2.4.3 Use of compost in combination with medicinal and wild herbs

The organic substance added to the soil will even unfold therapeutic properties, when wild and medicinal herbs are added to the maturing compost deriving from the plant remains that accrue during the production process. The more of these herbs are used, the higher the therapeutic effect will be. In this way the raw material base of the humus soil emerging from it at a later stage as a crucial link in the “cycle of a living substance”, can be extended beyond the use of culture crops. The wild and medicinal herbs develop a physiological effect which can be compared to the metabolic processes in the human digestive system (cf. Hans-Peter Rusch, Natural Sciences for Tomorrow).

When biocyclic humus soil is produced within the operation, as many fresh or dried wild and medicinal herbs (or parts of them) should be added, which may come from permanent grassland, biodiversity pockets, artificially created ecological compensation areas and/or controlled wild collection.

2.4.4 Use of substrate compost and humus soil

The goal for the operation is to allow the largest possible amount of the compost produced on its premises to ripen until the material has attained the state of biocyclic humus soil and therefore can be applied without any restriction. Should this not be feasible on a larger scale or should it be impossible, due to particular climatic conditions or specific characteristics of the source materials, to directly supply the soils with organic substances by means of the sowing of legumes, the implementation of a groundcover or the growth of wild herbs that do not compete with the cultivated crops, and subsequently integrating them superficially into the ground or creating a mulch cover and/or ploughing in harvest residues, it must be guaranteed that soil life, by the use of finished compost (maturity level IV according to RAL) or substrate compost (maturity level V) – within the legal limits – is furthered at least to the same extent as if the measures towards humus formation described above were applied. If external organic substance is used, that kind of materials should be preferred which derive from other certified organic operations or at least from operations that are managed extensively. In case preparations of vegetal origin must be used that have been produced on the basis of raw materials issuing from conventional agriculture (e. g. sugar beet molasses, citrus peels, grape marc, etc.), the suitability of the compost has to be proved by means of a residue analysis which should cover a possibly large range of active agents.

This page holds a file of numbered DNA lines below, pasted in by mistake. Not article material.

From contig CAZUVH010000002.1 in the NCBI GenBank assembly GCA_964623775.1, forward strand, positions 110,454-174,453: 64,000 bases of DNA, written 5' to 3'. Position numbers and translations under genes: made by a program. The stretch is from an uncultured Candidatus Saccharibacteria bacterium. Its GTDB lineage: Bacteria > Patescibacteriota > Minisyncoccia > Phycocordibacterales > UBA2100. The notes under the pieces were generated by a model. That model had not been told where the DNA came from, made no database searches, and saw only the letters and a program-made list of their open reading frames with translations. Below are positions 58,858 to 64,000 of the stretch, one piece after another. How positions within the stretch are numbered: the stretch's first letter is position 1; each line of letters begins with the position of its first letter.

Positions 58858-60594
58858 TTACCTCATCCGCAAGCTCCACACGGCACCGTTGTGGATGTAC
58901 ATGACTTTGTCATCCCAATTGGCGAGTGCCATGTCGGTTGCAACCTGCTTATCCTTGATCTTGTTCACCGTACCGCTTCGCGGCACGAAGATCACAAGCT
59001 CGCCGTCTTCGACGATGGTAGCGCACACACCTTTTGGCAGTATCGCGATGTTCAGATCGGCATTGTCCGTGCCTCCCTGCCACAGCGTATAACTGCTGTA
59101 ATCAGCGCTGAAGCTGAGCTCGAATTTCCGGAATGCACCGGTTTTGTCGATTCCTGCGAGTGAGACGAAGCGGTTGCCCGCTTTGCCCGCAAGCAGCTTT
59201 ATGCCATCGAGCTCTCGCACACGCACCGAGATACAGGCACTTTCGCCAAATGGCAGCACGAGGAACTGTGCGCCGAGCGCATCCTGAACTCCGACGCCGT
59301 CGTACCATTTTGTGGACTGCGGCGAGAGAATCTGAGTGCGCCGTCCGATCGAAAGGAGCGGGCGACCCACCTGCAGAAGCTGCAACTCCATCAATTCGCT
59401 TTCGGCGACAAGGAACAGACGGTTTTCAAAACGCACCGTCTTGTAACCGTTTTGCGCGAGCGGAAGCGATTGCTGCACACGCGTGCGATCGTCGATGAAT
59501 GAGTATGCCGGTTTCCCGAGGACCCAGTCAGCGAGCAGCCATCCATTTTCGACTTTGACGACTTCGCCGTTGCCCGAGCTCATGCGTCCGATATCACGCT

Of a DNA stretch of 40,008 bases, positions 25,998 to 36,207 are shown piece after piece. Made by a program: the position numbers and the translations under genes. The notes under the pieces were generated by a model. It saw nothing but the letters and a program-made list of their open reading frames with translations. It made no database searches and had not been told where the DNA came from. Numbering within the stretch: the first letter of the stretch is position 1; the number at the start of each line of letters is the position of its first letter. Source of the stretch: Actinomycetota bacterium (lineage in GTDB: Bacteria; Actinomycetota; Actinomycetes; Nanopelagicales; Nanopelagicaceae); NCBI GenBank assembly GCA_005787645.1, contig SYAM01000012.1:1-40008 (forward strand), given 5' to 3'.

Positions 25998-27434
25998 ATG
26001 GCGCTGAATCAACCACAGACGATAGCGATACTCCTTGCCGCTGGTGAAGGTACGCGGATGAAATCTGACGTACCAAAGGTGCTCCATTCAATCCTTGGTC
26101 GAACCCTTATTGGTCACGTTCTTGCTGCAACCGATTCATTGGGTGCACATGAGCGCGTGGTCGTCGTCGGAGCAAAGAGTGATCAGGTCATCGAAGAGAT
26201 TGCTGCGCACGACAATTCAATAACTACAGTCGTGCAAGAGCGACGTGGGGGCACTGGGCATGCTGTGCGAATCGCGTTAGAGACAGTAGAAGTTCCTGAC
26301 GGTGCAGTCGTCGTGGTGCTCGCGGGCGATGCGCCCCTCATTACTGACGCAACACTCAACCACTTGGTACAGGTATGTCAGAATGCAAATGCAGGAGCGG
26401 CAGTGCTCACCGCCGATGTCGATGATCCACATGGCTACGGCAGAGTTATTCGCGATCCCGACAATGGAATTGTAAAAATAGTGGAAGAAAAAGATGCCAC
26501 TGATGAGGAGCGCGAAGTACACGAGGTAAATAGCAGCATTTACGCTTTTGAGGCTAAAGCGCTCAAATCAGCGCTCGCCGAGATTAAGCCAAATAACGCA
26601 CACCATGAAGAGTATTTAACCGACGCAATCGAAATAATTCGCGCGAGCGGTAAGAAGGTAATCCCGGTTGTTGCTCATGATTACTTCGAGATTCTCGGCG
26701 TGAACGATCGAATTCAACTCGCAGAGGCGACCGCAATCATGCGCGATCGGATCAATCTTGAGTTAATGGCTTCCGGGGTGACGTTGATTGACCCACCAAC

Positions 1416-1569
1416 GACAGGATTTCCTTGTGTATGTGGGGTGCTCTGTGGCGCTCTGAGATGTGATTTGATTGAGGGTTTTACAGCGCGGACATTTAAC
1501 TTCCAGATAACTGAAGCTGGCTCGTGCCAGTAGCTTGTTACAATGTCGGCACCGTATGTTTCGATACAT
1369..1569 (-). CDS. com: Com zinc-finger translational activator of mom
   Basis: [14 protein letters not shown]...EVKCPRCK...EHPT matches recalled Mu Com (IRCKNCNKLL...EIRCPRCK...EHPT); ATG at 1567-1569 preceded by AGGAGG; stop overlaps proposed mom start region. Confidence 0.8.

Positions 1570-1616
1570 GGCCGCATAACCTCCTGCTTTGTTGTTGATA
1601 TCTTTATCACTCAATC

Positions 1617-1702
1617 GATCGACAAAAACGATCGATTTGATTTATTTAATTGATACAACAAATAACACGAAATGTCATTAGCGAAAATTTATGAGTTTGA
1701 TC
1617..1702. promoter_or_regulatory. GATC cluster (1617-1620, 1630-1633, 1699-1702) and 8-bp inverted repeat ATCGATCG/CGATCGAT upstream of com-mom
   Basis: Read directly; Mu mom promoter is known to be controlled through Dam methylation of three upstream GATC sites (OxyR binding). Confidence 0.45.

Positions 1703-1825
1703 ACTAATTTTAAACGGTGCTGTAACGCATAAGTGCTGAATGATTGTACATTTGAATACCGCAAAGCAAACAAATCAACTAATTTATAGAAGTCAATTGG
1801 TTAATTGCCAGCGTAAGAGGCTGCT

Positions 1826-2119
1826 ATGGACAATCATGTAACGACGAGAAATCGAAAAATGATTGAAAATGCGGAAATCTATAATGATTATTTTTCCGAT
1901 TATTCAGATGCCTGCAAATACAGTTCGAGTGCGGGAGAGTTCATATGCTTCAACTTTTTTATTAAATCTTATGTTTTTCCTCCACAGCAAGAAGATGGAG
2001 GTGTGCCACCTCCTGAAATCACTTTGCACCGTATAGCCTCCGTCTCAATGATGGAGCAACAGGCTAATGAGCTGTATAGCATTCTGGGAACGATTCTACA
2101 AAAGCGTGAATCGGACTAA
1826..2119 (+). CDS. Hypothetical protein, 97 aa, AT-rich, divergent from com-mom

In case of the use of finished compost the operation must verify the composition and origin of the source materials and demand relevant evidence from the supplier. Finished compost can only be used, if its source materials are listed in APPENDIX A and if it does not contain any animal manure or other ingredients of animal origin and/or none of such materials have been integrated into it.